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Hoffman v. Jeffords

December 13, 2001

JOHN HOFFMAN AND MICHAEL HAHALYAK, PLAINTIFFS,
v.
JAMES JEFFORDS, DEFENDANT.



The opinion of the court was delivered by: Royce C. Lamberth, United States District Judge.

MEMORANDUM OPINION

This matter comes before the Court on the defendant's motion to dismiss the plaintiffs' amended complaint and the plaintiffs' motion for summary judgment. Specifically, the defendant argues that the amended complaint should be dismissed pursuant to Rule 12(b)(1) because the Court lacks jurisdiction to adjudicate the plaintiffs' claims, pursuant to Rule 12(b)(5) because of insufficiency of process, and pursuant to Rule 12(b)(6) because the plaintiffs have failed to state a claim upon which relief can be granted. The plaintiffs, in contrast, argue that they are entitled to judgment as a matter of law. After a thorough review of the amended complaint, the parties' memoranda, and the applicable law, the Court finds that the defendant's motion should be GRANTED and the plaintiffs' motion should be DENIED.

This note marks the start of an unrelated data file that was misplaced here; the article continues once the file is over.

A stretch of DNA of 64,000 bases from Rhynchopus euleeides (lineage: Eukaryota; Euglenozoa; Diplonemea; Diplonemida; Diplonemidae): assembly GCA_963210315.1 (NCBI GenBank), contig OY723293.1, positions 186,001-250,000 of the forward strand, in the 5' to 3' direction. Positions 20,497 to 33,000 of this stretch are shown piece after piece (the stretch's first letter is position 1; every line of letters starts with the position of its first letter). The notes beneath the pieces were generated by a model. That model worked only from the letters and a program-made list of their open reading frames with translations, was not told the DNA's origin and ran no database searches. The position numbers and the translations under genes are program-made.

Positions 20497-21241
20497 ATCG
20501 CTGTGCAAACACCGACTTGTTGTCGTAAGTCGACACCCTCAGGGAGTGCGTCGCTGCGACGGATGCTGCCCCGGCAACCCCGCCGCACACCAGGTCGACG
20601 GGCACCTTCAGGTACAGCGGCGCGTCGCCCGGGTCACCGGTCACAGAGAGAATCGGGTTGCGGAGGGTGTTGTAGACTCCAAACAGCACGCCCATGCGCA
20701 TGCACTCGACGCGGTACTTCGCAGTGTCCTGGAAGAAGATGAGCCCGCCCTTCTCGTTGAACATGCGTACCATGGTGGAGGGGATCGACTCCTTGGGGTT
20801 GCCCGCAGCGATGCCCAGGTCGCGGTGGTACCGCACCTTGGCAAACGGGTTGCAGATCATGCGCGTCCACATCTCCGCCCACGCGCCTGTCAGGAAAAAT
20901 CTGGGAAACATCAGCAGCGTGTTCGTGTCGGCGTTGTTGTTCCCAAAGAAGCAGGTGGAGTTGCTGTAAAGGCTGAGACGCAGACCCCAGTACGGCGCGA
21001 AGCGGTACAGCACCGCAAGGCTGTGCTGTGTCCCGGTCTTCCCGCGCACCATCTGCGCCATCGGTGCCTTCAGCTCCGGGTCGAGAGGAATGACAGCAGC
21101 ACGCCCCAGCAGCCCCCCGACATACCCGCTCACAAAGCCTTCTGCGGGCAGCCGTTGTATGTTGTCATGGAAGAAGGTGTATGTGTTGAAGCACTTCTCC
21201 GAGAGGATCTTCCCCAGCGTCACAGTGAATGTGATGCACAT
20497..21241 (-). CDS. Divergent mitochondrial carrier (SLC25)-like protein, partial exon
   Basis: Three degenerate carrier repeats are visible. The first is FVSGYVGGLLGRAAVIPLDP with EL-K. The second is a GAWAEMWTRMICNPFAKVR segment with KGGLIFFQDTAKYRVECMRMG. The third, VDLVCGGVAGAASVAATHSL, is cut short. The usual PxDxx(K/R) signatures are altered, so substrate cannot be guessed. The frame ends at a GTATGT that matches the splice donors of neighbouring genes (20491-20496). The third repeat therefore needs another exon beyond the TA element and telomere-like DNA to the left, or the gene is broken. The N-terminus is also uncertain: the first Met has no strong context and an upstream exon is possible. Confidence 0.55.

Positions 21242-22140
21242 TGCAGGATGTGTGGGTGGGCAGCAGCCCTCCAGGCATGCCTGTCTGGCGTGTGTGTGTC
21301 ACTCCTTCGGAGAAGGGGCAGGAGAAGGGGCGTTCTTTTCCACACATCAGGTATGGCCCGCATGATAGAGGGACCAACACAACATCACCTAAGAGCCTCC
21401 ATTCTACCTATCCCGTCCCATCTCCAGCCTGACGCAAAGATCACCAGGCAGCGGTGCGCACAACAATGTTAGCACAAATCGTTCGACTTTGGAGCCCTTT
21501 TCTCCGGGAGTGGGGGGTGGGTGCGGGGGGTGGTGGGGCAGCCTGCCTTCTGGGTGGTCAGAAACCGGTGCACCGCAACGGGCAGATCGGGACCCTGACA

I. BACKGROUND

The plaintiffs in this case, two Republicans from Pennsylvania, seek judicial review of Senator James M. Jeffords' decision to leave the Republican party. In the amended complaint, the plaintiffs claim that Senator Jeffords violated Vermont election laws and the Fourteenth and Seventeenth Amendments to the United States Constitution by changing his political party affiliation after being elected as a Republican. The plaintiffs want this Court to order Senator Jeffords to reinstate his affiliation with the Republican party and to enjoin him from caucusing with the Democratic members of the Senate.